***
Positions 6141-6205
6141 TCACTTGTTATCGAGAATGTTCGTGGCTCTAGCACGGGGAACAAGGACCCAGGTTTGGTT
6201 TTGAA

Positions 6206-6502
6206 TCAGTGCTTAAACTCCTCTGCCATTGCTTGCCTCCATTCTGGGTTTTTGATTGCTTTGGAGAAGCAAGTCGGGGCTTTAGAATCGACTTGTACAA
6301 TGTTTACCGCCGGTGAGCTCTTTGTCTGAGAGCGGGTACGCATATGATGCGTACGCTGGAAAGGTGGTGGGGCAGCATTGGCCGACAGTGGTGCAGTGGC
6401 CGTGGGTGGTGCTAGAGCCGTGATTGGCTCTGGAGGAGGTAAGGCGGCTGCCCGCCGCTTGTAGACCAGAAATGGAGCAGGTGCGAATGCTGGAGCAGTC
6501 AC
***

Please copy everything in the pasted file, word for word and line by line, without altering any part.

Positions 6141-6205
6141 TCACTTGTTATCGAGAATGTTCGTGGCTCTAGCACGGGGAACAAGGACCCAGGTTTGGTT
6201 TTGAA

Positions 6206-6502
6206 TCAGTGCTTAAACTCCTCTGCCATTGCTTGCCTCCATTCTGGGTTTTTGATTGCTTTGGAGAAGCAAGTCGGGGCTTTAGAATCGACTTGTACAA
6301 TGTTTACCGCCGGTGAGCTCTTTGTCTGAGAGCGGGTACGCATATGATGCGTACGCTGGAAAGGTGGTGGGGCAGCATTGGCCGACAGTGGTGCAGTGGC
6401 CGTGGGTGGTGCTAGAGCCGTGATTGGCTCTGGAGGAGGTAAGGCGGCTGCCCGCCGCTTGTAGACCAGAAATGGAGCAGGTGCGAATGCTGGAGCAGTC
6501 AC